Our Members

OUR MEMBERS
WOF is a movement focused on collaboration and kindness in the workplace, galvanising a community of women to work together as a new generation of talent across multiple sectors and industries. Learn more about the inspiring and high-achieving women who are part of our community.
Tamara Box
Managing Partner EME, Reed Smith
What is the best part of your job?
Participating in the development of young lawyers brings me a great deal of satisfaction. It goes without saying that I enjoy helping clients achieve their aims with regard to their business operations, but in my leadership position I also have responsibility for other lawyers whose careers depend on our collective effectiveness in the marketplace. It is particularly gratifying to see successful colleagues and protégés use their experiences to further inspire and motivate their own juniors to become successful; this is real “pay it forward” in action.
If you could give one piece of advice to yourself at the start of your career what would it be?
By luck or design, my career has been exactly what I wanted it to be, so I’m not sure I would do anything differently with the benefit of hindsight. I have tried to build my career based on three principles:
1. You have to make your own opportunities.
As a young associate, I was assigned to a litigation group in my first job, but I was more interested in the transactional side of the law, particularly with regard to the financial industry (I read Monetary Economics at the London School of Economics before going to law school at Georgetown). I asked for extra assignments from the corporate finance group, even though it meant working even longer hours. But I was intrigued and stimulated by the deals, so I was happy to do whatever I could to learn about these transactions. It wasn’t long before my efforts were recognised and corporate finance lawyers were asking for me by name. Shortly afterward, I was finally transferred to the corporate finance group permanently.
2. Lift as you rise.
I am perplexed when I see people who seem to ignore their colleagues who are on similar career journeys. You don’t get a promotion without plenty of support from your peers, your superiors, and your juniors, and these individuals need to be recognised and brought along whenever possible. You are not uniquely qualified; others are equally deserving of promotions and opportunities. Make sure you share the spotlight.
3. Say yes!
Whether it’s an opportunity to work on a deal, to meet a friend/client/colleague of someone i know, to join a group that are working toward something I’m passionate about, to consider a new job opportunity, to consider a move to a new location, to answer the request for career advice or simply to join a meeting, I’ve been rewarded so often by those times that I said yes. It clearly doesn’t always pay to say yes, but I’m quite sure I am where I am because I said yes to so many things, including some opportunities that turned out to be life changing and/or career making.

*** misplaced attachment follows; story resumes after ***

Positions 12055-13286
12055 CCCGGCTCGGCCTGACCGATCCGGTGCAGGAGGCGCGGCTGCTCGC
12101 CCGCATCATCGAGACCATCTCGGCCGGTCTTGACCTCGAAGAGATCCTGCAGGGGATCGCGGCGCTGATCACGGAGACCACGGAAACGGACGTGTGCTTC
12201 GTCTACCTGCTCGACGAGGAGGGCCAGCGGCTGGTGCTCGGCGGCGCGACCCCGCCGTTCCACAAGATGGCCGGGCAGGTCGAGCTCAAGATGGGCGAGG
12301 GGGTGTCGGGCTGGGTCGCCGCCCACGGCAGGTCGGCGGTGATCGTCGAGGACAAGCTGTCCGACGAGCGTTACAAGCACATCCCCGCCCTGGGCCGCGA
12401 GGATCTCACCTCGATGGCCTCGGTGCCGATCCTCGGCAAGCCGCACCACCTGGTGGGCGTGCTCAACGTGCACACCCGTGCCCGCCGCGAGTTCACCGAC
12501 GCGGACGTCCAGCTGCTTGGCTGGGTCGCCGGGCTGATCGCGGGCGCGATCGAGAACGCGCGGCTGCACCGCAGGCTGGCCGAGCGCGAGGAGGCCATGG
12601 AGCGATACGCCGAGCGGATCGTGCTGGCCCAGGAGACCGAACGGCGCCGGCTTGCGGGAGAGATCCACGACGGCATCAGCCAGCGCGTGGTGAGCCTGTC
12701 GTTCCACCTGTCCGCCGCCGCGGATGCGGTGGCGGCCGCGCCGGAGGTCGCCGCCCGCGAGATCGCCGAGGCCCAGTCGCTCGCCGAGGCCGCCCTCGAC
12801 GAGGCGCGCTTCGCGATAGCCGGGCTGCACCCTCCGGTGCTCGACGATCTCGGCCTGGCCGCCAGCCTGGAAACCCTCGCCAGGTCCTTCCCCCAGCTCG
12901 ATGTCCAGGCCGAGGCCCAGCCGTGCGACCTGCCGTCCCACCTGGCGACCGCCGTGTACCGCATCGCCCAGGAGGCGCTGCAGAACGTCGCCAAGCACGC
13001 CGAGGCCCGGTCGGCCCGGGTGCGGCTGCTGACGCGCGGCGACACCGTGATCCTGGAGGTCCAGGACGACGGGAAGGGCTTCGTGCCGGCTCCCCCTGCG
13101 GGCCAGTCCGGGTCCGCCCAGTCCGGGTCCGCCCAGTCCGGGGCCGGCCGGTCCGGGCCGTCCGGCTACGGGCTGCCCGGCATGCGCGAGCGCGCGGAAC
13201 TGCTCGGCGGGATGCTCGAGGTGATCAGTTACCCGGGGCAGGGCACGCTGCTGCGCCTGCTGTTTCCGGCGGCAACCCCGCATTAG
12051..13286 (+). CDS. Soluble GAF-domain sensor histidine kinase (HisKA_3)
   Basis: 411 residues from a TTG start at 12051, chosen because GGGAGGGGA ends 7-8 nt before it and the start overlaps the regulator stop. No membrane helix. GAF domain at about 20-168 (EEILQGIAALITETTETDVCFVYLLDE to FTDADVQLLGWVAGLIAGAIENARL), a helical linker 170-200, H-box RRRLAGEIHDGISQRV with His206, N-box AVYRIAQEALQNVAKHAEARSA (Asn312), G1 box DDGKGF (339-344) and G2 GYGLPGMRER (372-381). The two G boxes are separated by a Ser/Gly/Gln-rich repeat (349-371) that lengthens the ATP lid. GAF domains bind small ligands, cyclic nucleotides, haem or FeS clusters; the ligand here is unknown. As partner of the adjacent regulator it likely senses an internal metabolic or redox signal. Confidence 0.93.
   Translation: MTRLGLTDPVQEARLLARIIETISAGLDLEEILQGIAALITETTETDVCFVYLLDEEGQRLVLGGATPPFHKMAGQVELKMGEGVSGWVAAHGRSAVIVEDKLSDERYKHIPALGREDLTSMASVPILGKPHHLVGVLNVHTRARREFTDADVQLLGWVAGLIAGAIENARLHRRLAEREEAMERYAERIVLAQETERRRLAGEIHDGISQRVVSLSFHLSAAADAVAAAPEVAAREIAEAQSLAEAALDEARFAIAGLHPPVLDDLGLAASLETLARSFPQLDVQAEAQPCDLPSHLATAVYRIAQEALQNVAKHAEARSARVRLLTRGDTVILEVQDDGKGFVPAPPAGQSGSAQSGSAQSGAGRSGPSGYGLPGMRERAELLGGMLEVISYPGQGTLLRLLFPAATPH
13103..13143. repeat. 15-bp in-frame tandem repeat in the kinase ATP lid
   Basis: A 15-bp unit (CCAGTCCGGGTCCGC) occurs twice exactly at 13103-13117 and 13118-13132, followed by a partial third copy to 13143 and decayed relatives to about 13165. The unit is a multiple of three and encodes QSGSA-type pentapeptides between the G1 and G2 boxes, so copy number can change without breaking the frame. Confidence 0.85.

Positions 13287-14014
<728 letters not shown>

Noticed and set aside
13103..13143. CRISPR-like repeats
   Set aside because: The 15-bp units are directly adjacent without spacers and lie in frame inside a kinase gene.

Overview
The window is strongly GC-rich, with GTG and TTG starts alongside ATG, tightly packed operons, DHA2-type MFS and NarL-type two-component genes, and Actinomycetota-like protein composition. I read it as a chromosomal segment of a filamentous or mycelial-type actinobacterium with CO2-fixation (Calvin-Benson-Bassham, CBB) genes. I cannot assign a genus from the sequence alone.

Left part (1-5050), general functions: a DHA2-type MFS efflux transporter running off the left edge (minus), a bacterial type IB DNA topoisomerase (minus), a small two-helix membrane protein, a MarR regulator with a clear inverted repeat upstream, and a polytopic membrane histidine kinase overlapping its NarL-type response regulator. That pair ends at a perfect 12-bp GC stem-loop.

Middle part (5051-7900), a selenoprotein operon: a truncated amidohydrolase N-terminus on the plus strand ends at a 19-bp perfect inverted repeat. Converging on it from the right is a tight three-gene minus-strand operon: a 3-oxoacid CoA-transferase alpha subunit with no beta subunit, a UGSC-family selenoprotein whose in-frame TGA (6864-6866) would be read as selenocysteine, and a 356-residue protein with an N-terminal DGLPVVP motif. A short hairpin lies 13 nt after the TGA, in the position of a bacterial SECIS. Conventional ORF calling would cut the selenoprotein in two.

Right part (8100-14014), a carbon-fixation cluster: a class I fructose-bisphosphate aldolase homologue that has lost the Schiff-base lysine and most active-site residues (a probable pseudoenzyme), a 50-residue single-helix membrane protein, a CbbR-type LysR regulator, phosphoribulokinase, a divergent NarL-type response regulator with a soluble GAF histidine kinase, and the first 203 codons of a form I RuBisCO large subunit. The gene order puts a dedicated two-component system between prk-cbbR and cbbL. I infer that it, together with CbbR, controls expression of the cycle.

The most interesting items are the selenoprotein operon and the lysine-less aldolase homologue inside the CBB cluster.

What is an act of kindness that you will remember forever?
When my son was about six, we took him to the Cheltenham Literature Festival for the first time. As we came out of a restaurant, he noticed a homeless man sitting on the street with a sign that said, “Hungry.” A woman handed the blanket-wrapped, shivering man a cup of coffee, which he accepted gratefully, wrapping his hands around the warm cup while he drank greedily. My son watched in fascination. I leaned down and said, “Would you like to give him some money?” He replied, “No, Mom. He’s HUNGRY. I want to give him some FOOD.” He then returned to the restaurant and ordered the exact meal he had just eaten and brought it out for the homeless man.
My son has always been and continues to be a generous individual, but this particular act of kindness was more than that. It was not enough for him to give something to the homeless man; it had to be the SAME thing my son had just had—equal, in other words, to that which his life of relative privilege had given him but which fate unfortunately had denied to the man on the street.
I think there’s a lesson for all of us here.
What is your favourite quote?
“There’s a special place in hell for women who don’t help other women.” - This famous quote by Madeline Albright reminds us that we as women have a particular responsibility to other women, who have traditionally been disadvantaged in the workplace by the privilege accorded to men through cultural expectation and unconscious bias. I have updated her quote for my own career by turning the admonition into a directive with a positive message: “There’s a special place in leadership for women who help other women.”
If you could invite two people to dinner (dead or alive!) who would they be and why?
Two admirable women from our time come immediately to mind: Ruth Bader Ginsberg and Hillary Clinton. Both have devoted their lives to public service and fairness. Both are happy to be women but not happy that women are treated as inherently unequal in our society. Smart, well-educated, articulate, passionate, thoughtful, capable, dedicated—these two heroes of our time defy easy description but clearly they are inspirational role models for women of all generations.
The only reason I didn’t say “Madeleine Albright” in response to this question is that I was fortunate enough to have dinner with her already! It was magical; her stories about her brooches and her political experiences will be remembered forever.
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